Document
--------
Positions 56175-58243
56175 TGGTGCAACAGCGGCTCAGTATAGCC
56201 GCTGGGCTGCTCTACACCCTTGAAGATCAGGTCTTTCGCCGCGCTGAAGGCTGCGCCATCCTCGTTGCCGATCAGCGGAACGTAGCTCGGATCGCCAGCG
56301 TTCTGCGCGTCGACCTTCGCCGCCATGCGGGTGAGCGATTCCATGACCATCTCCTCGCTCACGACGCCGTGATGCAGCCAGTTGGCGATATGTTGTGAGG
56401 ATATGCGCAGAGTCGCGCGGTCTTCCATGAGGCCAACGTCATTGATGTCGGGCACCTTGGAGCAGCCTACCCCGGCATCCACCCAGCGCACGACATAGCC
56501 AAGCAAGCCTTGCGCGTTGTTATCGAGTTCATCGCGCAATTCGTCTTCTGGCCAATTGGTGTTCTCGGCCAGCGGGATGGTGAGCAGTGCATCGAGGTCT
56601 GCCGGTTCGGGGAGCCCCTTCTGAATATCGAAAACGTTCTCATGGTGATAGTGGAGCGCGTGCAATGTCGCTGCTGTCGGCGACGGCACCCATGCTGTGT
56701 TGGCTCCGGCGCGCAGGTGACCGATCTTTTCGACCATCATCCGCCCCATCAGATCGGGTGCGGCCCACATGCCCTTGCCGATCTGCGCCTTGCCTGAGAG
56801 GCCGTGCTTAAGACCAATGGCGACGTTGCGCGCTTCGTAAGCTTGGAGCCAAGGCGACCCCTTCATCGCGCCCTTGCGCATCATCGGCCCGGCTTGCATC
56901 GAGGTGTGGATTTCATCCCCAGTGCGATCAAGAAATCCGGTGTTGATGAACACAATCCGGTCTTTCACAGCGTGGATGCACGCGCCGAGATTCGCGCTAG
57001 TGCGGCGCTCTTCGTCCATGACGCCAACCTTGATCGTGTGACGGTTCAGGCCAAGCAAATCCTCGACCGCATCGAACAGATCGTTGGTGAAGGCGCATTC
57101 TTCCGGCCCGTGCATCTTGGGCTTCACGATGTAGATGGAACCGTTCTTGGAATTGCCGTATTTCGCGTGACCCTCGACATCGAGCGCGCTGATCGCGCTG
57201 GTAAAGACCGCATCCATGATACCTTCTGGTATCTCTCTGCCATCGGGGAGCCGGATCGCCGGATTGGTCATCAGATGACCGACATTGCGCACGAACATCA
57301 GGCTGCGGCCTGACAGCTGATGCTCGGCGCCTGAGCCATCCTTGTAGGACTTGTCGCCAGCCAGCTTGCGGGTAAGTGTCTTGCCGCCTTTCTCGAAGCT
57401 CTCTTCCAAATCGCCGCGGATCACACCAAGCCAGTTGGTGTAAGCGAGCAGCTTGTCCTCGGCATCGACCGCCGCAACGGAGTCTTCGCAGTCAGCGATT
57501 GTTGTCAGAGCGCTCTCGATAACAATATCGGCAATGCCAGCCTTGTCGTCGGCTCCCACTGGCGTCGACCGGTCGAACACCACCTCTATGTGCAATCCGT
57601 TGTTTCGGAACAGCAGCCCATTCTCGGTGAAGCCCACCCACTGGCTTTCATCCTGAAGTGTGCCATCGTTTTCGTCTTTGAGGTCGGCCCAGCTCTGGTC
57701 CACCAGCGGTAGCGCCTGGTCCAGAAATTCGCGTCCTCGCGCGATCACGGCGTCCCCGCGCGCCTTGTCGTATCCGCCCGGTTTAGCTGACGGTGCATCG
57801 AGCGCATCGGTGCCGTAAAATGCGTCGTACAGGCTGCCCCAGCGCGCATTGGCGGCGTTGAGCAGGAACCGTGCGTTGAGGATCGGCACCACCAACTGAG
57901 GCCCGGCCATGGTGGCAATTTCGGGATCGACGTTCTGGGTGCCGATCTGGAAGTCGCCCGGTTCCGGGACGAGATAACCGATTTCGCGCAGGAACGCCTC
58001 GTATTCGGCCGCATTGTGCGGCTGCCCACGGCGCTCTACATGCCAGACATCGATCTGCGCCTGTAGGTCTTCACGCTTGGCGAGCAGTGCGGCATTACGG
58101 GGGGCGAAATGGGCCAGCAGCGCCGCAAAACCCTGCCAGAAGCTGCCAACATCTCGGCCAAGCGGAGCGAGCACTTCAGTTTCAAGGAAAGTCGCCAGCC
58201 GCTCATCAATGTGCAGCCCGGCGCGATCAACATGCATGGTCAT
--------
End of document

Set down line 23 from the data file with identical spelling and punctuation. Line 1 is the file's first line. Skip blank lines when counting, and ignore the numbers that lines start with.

58201 GCTCATCAATGTGCAGCCCGGCGCGATCAACATGCATGGTCAT